An increase in subcontractor failures, more reliance on contractor-obtained financing and the nation's continuing economic sluggishness highlighted concerns facing members of the Construction Financial Management Association as they met at their annual convention on June 23-27 in Orlando, Fla.
Contractors around the nation are increasingly finding that some specialty firms hired for their projects are unable to finish the job due to financial distress. The topic was especially relevant at CFMA's first "Large Firm CFO Roundtable," says Erika Urbani, CFMA chairwoman and chief financial officer with R.D. Olson Construction, Irvine, Calif.
"We are witnessing the financial weakening of a substantial portion of our [company's] subcontractor base," Urbani said. Contractors are more frequently finding themselves forced to issue joint checks or pay subcontractors in advance to keep them working, she added.
Steven Davis, director of construction risk services with Birmingham, Ala.-based McGriff, Seibels & Williams, a CFMA exhibitor, told ENR that, so far, the impact from the specialty failures has been borne mostly by subcontractor default insurance and that bonding companies have largely managed to avoid a major hit.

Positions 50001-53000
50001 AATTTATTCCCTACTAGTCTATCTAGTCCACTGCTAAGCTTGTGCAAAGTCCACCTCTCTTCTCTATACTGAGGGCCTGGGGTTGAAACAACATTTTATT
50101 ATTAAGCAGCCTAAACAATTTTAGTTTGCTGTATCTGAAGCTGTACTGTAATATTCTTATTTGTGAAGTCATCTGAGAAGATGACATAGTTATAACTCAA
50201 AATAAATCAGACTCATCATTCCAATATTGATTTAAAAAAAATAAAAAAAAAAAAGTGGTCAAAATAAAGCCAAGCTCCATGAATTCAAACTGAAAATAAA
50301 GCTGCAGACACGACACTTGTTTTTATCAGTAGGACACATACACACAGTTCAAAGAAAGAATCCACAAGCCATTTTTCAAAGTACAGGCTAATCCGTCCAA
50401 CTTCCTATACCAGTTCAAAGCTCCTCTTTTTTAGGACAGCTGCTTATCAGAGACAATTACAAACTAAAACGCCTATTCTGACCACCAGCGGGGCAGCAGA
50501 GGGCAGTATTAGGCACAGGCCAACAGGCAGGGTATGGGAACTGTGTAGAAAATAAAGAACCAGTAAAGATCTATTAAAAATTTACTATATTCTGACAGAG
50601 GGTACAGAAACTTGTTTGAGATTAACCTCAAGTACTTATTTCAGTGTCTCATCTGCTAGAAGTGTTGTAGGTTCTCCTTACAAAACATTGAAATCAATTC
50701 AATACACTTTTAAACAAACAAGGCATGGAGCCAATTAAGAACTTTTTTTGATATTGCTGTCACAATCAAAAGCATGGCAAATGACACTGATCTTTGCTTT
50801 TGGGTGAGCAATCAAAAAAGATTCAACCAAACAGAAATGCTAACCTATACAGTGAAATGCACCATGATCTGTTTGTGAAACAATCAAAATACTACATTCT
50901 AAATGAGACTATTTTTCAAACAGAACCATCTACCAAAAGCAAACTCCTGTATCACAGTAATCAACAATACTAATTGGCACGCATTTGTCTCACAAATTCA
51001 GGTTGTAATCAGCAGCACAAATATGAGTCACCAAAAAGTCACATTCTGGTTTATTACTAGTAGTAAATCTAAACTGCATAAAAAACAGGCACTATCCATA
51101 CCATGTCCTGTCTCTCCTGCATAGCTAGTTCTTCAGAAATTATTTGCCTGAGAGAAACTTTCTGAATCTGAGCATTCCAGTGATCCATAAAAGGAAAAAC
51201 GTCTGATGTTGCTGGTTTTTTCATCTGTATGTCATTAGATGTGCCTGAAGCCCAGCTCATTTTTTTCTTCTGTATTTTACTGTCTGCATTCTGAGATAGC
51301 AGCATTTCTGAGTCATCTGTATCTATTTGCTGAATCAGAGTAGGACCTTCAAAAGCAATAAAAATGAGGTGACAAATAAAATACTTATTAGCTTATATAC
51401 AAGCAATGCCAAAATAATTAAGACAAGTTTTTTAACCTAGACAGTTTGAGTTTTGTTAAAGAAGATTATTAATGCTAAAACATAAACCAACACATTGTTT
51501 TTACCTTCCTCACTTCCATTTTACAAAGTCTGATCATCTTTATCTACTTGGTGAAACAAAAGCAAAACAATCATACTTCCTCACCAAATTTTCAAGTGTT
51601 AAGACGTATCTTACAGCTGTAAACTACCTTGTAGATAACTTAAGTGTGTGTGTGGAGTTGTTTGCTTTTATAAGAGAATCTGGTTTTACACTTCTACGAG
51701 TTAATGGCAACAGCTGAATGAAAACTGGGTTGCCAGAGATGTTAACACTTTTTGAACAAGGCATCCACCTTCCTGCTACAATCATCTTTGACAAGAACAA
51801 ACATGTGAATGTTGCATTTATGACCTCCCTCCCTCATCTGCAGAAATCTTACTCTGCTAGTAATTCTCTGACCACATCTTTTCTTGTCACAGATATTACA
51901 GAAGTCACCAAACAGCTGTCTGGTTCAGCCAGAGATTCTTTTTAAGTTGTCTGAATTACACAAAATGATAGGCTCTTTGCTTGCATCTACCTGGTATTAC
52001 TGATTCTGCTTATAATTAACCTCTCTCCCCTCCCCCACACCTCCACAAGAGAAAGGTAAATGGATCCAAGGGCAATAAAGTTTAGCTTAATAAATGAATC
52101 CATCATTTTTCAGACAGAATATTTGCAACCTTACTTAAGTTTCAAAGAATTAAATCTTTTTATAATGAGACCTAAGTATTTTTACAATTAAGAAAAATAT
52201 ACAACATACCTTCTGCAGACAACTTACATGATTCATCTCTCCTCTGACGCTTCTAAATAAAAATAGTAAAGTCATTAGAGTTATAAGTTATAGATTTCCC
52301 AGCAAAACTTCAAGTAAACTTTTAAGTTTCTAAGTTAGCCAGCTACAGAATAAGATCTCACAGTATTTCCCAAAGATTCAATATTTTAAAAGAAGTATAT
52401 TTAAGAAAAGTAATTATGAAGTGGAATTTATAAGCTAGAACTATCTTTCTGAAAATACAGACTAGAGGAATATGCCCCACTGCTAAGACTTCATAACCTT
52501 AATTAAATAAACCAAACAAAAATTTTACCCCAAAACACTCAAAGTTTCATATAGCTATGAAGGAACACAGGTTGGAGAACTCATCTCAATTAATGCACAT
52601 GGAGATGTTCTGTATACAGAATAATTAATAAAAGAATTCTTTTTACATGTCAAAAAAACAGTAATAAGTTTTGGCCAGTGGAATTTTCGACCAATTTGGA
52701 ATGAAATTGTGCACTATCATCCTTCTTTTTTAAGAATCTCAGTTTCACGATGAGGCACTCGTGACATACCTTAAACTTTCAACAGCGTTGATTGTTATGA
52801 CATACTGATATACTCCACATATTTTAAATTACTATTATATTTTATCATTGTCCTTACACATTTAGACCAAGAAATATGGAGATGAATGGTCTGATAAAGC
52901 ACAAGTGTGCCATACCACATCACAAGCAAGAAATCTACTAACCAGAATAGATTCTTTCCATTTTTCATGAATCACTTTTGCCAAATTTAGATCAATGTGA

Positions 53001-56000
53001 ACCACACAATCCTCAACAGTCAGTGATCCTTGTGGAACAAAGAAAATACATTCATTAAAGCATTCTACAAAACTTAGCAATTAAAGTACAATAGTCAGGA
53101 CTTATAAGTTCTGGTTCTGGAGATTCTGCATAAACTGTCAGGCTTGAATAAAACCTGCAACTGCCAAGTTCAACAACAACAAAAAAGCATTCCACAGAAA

Heavy-highway firms should also prepare to deal with specialty contractor failures in the coming year, added Robert A. Davidson, a certified public accountant with DGLF, Nashville, Tenn., who led a forum on emerging trends.
Another topic of particular interest to attendees was the growing use of contractor-obtained financing—or "gap" financing—by state transportation agencies.
Here, Florida is leading the way, Davidson said, with more than a dozen contracts using some form of gap financing. But other states are also beginning to employ this tool.
The trend toward contractor financing is a result of state transportation-department budget constraints. With a major boost in federal transportation spending unlikely and 25 state DOT budgets allocating more than 40% of funds to debt bond service, Davidson told contractors, "I think you're in for a rough ride."
Those issues also are driving industry consolidation, which Davidson said could hit 30% by 2015. Additionally, he cited surveys of heavy-highway firms that indicated 70% are considering some form of acquisition or merger.
"There ought to be some consolidation," Davidson commented. "There are too many contractors."